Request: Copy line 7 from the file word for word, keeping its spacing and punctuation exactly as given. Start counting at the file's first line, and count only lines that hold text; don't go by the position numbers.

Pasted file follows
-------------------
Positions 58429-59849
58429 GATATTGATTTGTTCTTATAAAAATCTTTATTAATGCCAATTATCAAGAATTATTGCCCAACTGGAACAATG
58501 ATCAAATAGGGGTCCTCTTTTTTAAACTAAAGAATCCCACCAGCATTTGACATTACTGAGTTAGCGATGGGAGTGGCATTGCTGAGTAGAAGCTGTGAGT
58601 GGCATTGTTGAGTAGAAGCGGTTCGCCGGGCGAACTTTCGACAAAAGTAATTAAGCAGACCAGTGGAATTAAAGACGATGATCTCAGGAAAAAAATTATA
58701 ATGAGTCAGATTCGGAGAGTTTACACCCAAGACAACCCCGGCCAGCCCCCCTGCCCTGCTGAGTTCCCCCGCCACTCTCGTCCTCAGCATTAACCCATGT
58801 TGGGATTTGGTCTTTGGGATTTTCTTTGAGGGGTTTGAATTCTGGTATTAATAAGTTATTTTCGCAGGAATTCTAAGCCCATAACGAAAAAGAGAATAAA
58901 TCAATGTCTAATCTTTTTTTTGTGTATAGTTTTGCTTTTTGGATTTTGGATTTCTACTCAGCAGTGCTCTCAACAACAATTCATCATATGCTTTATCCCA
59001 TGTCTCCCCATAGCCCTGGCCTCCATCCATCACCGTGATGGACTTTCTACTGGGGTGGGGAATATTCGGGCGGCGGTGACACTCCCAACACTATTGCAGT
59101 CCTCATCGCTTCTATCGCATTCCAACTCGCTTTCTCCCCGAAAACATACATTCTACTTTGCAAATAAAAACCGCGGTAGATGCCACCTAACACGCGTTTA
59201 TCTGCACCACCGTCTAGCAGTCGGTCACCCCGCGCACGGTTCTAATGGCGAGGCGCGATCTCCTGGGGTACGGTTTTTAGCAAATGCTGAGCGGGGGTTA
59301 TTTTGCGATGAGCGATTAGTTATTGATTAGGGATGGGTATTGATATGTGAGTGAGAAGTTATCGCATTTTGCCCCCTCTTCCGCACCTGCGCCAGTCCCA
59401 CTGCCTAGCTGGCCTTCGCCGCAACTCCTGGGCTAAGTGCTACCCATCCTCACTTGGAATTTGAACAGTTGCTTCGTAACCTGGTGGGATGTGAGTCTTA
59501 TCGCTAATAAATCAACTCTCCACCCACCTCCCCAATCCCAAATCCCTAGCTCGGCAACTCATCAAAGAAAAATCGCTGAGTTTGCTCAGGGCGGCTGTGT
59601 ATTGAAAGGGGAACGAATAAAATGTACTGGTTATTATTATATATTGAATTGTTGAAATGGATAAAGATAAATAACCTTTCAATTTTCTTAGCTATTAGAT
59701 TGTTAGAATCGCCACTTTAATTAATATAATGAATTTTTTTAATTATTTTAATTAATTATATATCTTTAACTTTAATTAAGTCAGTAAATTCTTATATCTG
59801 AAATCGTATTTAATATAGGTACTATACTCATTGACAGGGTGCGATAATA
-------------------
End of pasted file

58901 TCAATGTCTAATCTTTTTTTTGTGTATAGTTTTGCTTTTTGGATTTTGGATTTCTACTCAGCAGTGCTCTCAACAACAATTCATCATATGCTTTATCCCA